The earliest vascular land plants are known from Late Silurian strata. Colonization of the terrestrial environment, at least in moist lowlands, obviously happened rather quickly, and within only 45 Ma, all major land-plant lineages and organizational grades (except for flowering plants) developed (Niklas 1997, 2004; Willis and McElwain 2002). All the morphological adaptations including a protective outer covering (waxy cuticula) against desiccation, stomata to allow gas diffusion, specialized tissues for the transport of liquids, and rigid cell walls (Chaloner 2003) developed in the Devonian, although accompanied only by a modest diversification at the species level (Niklas 1997; Willis and McElwain 2002). By the end of the Devonian, the terrestrial environment saw the first globally distributed forests with large trees (Chaloner 2003). This resulted in a huge increase in biomass that culminated in the Late Carboniferous. Much of this organic material was not decomposed and recycled but instead buried in moist anoxic soils (acidic swamps; Chaloner 2003).
This expansion of the land flora had a profound impact on earth's environmental conditions. Most important was the removal of large quantities of CO2 from the atmosphere through photosynthetic carbon fixation. The most widely accepted models for Phanerozoic CO2 show a sharp decrease from about 15 times the present level (15 PAL) at the beginning of the Devonian to 10 PAL at the Devonian-Carboniferous boundary and a further decrease to less than 2 PAL in the Late Carboniferous (Berner 1998; Royer et al. 2000). With the massive drop in available CO2, a high stomatal density became crucial, and the laminate leaf rapidly became widespread (Beerling et al. 2001) although at the cost of higher water loss through transpiration (Chaloner 2003).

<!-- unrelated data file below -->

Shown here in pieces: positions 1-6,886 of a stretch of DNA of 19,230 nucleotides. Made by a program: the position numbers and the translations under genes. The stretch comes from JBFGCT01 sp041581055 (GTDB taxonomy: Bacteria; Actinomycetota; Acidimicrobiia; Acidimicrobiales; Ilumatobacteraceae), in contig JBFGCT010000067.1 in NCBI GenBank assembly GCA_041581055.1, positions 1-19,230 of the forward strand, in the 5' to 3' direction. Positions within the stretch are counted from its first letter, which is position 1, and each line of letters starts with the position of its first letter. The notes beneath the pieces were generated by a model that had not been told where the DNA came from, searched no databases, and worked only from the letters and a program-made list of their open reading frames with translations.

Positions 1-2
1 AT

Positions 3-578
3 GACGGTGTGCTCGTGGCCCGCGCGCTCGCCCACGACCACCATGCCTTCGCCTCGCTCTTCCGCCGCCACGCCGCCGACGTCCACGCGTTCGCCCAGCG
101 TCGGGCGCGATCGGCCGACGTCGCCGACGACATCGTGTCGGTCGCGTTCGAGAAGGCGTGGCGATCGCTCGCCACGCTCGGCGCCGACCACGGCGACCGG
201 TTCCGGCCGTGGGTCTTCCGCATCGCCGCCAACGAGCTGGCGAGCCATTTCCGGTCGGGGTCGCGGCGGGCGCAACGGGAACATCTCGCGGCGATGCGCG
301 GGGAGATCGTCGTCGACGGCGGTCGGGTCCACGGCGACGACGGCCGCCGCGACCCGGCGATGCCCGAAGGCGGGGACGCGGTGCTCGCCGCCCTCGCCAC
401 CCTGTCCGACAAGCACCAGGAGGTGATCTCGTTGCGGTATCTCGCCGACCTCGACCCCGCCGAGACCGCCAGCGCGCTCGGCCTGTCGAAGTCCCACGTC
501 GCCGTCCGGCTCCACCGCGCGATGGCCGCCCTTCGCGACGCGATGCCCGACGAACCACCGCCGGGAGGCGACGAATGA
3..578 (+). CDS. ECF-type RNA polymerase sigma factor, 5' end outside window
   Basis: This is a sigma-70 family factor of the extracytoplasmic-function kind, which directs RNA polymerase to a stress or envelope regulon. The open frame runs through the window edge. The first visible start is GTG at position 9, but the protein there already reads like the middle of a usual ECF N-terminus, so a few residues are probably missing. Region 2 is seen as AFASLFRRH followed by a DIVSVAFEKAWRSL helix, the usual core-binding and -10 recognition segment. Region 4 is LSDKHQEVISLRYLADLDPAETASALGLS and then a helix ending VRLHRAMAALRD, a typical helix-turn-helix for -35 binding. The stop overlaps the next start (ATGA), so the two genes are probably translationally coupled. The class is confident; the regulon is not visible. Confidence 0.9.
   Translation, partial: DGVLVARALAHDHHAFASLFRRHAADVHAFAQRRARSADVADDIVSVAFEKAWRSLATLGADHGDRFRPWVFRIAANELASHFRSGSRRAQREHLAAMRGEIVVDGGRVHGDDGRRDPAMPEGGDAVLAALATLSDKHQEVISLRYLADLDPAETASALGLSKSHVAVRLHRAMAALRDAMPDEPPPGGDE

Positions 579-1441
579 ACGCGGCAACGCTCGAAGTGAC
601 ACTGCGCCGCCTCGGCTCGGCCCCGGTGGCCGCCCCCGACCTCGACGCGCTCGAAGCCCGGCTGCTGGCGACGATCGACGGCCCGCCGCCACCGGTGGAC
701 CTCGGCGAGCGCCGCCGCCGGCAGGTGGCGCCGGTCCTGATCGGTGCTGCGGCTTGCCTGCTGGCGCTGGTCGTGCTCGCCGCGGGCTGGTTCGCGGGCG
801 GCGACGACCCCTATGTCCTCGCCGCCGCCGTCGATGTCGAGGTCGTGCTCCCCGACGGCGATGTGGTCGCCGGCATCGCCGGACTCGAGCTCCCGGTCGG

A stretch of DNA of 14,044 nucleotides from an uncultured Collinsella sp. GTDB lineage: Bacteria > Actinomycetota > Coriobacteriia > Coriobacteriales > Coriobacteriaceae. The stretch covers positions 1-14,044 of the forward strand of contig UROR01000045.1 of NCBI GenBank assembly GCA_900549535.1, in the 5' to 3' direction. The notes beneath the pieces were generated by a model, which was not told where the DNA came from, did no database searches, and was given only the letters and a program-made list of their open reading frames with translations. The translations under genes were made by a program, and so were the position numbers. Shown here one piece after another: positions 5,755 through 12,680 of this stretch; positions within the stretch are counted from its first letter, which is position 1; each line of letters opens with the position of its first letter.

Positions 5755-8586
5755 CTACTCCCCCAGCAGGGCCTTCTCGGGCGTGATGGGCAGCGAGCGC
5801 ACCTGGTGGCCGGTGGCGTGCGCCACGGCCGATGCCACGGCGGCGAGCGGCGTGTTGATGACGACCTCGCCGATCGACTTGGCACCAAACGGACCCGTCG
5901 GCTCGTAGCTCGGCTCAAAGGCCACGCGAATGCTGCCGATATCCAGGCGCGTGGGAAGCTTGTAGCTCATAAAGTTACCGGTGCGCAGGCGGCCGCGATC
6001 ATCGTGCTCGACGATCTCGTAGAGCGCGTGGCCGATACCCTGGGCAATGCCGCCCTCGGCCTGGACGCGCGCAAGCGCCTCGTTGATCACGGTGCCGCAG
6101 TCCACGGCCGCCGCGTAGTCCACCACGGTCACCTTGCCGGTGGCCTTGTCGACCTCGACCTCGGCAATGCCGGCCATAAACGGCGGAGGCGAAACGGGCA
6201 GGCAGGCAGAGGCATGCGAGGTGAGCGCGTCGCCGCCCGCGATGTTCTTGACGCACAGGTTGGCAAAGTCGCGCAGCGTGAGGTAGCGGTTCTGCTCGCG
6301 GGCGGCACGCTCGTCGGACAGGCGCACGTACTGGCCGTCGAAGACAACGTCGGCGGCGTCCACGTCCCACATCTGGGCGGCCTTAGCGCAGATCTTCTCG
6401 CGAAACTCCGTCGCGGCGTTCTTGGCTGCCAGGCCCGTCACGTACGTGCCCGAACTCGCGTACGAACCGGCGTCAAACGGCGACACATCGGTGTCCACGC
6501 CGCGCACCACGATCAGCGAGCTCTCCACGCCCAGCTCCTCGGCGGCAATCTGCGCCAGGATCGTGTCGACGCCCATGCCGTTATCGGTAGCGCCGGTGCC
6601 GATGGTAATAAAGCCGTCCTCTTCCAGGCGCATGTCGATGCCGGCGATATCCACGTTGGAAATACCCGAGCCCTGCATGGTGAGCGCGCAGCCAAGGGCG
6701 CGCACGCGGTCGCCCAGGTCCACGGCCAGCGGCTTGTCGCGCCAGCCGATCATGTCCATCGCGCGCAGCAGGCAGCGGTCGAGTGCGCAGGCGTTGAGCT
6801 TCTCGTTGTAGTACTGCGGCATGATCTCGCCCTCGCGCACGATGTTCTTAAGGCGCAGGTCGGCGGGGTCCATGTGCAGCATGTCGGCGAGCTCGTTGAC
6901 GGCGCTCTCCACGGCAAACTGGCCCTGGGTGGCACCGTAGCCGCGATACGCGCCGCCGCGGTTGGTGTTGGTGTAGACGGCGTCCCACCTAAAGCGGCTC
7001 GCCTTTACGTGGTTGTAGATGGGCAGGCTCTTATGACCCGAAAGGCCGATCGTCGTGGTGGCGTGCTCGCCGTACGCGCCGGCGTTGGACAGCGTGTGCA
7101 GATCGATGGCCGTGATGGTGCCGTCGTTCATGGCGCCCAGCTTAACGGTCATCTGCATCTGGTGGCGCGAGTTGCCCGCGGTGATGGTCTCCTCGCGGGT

During the Devonian, the increase in the sizes of the trees was accompanied by increasing depth and complexity of the roots (Algeo and Scheckler 1998). This in turn accelerated silicate weathering and led to a further drawdown of carbon as bicarbonate into rivers and ultimately into the seas (Kump et al. 2004). The most obvious consequence of this huge decrease in atmospheric CO2 was the onset of the Gondwana glaciation. In the Late Devonian, the southern continents were assembled near the South Pole, and the first polar ice caps developed in the latest Devonian. However, the main phase of the Late-Paleozoic glaciation started in the Early Carboniferous. With its duration of more than 80 Ma (Crowley and North 1991; Frakes et al. 1992), well into the Permian, this glaciation was by far the longest and also the latitudinally most extensive of the Phanerozoic ice ages. Yet it was not associated with any major mass extinction pulse.
The very high productivity of the plants during the Devonian and Carboniferous also led to a significant increase in atmospheric oxygen, with 30-38% O2 in the Late Carboniferous (Berner 1999; Berner et al. 2003; Bergman et al. 2004). This seems to have had yet another impact on life. With increasing oxygen partial pressure, the diffusive flux is increased considerably, allowing the evolution of gigantic sizes (Graham et al. 1995; Dudley 1998), most notably among terrestrial arthropods and amphibians (Briggs 1985; Graham et al. 1995). For the giant flying insects, the higher density of the atmosphere might also have played a role (Dudley 1998, 2000).
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